Art fairs: A Day at Zoo 2009 – well, a couple of hours

Richard Bevan, ROOM

© Richard Bevan, There Must Be Happy Endings (Slade), Two SX-70 Polaroids, 2008, courtesy of the artist and ROOM

Why are contemporary art fairs like buses? Because they all come at once.

Frieze Art Fair has just finished its five-day extravaganza in Regent’s Park, London while Zoo Art Fair 2009’s event finished yesterday, so excuse the lack of posts. It’s been a week of looking, absorbing, and walking around art fairs and stalls. As I only had a couple of hours to get a feel for the new Zoo 2009 venue, (which has moved to a far more industrial space – a group of warehouses located behind and facing out onto Commercial Street in east London) the following observations are offered and are, by no means, comprehensive:

I could easily have missed it. Tucked away behind a wall, the whirring of the 16mm film projector drew me towards ROOM where Richard Bevan’s film Zoo (a remake of a film for Room, site-specific, 16mm film, 2009) was showing. A recent MA graduate from the Slade School of Fine Art, Bevan’s work does not announce itself with grand gestures – the film is projected at little more than A4 size at just above floor level, and another piece, There Must Be Happy Endings (Slade), Two SX-70 Polaroids, 2008, is simply framed on another wall.

It was the quality of light that interested me at first and the atmospheric feel which conjures up a metaphysical realm and reminded me, a little, of scenes from Andrei Tarkovsky‘s brilliant repertoire of films. Bevan’s use of gels, including cyan, magenta, and yellow (from the CMYK colour printing process) also recalls the colour tinting and toning processes used during the Silent Era of cinema. During this time, these colours helped to create mood, atmosphere and enhanced the narrative; blue was often used for exterior night scenes, orange for night scenes lit indoors and sepia in general. See Film Tinting for more. Each segment of Bevan’s film shows a figure repeating the same action and opening a wooden door to reveal an ever increasing frame of light, bathed in colour. It’s a discreet, subtle piece and, from what I can find online, Bevan’s work is well worth keeping an eye on.

Other works by Bevan include Usher, 2009 in which “four looped 16mm films are projected side by side. Each screen displays the same image of a figure shrouded in darkness, standing facing the viewer in what appears to be a cinema auditorium. On one of the screens a fleeting burst of light momentarily wipes out the image; its fading circular twinkle is unmistakably that of a torch shining directly into the camera. Another screen gives way to the briefest blinding flash in the same manner, and another, each returning to the semi-darkness occupied by this lone cinema usher who is once again visible in the returning gloom, holding a torch at waist height.” The artist-run g39 website says of Bevan’s work: “Richard Bevan’s work deals with the tension between film as a medium and light as its agent. It sidesteps the nostalgic trappings of film and offers the viewer the chance to experience a lyrical and contemporary aspect of the medium’s processes. His use of film technology is such that it also interrogates photographic traditions.”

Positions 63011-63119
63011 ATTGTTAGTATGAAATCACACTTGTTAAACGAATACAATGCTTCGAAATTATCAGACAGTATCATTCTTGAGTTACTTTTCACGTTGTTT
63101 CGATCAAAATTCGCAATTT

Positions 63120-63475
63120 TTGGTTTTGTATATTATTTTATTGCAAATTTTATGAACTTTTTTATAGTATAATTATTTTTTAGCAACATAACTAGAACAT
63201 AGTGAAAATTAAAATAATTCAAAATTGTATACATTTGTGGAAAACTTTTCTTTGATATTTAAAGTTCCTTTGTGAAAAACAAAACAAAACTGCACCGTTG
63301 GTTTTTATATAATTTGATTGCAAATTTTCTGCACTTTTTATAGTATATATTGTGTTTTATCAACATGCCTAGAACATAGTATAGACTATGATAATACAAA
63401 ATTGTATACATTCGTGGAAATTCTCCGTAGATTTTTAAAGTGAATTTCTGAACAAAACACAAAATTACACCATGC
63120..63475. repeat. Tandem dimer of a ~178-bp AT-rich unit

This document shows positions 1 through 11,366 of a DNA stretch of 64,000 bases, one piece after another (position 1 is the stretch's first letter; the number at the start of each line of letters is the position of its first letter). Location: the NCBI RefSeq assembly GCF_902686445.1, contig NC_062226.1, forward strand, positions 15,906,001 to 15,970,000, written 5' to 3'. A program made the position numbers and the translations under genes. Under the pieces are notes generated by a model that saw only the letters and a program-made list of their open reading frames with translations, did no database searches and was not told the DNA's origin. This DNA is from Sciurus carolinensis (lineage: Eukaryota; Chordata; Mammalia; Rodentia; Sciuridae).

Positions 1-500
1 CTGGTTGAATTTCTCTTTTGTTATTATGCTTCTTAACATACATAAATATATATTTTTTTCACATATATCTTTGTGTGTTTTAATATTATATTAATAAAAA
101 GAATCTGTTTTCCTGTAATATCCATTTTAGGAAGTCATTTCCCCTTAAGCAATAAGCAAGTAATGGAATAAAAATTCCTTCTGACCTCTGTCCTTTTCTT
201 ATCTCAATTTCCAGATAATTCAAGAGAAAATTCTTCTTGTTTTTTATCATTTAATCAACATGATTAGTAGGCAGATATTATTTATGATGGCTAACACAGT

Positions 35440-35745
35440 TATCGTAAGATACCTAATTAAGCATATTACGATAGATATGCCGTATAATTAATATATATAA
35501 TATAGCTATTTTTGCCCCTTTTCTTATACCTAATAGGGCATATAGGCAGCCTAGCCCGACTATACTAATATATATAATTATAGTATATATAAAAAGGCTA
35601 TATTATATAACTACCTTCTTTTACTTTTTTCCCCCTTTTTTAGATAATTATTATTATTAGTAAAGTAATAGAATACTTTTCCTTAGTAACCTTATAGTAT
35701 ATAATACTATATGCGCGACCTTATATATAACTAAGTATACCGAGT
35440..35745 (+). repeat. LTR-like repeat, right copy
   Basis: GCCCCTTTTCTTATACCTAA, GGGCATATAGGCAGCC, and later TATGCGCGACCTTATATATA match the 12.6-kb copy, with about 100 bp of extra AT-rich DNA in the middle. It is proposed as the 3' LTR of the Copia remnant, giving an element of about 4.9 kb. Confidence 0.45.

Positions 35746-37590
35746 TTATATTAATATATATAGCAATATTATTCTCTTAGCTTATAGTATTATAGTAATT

Other pieces that made me stop to look closer included a work by Gonzalo Lebrija titled Fade Away, 2009, (C-print, 240 photographs, 8 pieces, 90x60cm each, 1/5), follow the artist’s link on website to see the work which consists of grids of small colour photographs precisely arranged in rows of five by nine. The sequence of images were taken at regular intervals throughout the day from morning till night until the sun sets, night falls, and the sequences of image become darker. The arrangement of the photos is repeated for all eight frames which were then positioned on the wall so as to create a further grid-like design with the frames placed in two rows of four frames. The photos depict a person sitting in a chair facing the sea. On the table beside the silhouette-like figure is a bottle of Havana rum. The scene is shot from behind the person who is looking out to the sea. Lebrija is represented by Travesia Cuatro in Madrid “main objective is to represent and promote the work of emergent and mid-career national and international artists”.

At the WORKS/PROJECT gallery a diptych from Sarah Dobai’s new body of work, Studio/Location Photographs, looked interesting, but not because of the empty shopping mall shots which are fairly generic, rather for the sets Dobai has constructed in a studio, and in which she then places models. According to the gallery’s website, Dobai’s work “consists of more than a dozen photographs that explore the nature of public space in the city… In the studio the models are pictured in a sets whose construction intentionally echoes the architectural qualities of the urban spaces photographed. The demeanour of the actor/models in the studio photographs moves between the enacted and un-posed, drawing parallels between people’s uneasy relation to public space in everyday life and how a model finds ‘a way to be’ in the theatrical context of the photo-shoot”.

That’s it for now. I’ll be returning to  Zoo 2009 for another post, including a couple of words from Zoo 2009 director Soraya Rodriguez and attendance figures etc, as soon as they are announced.

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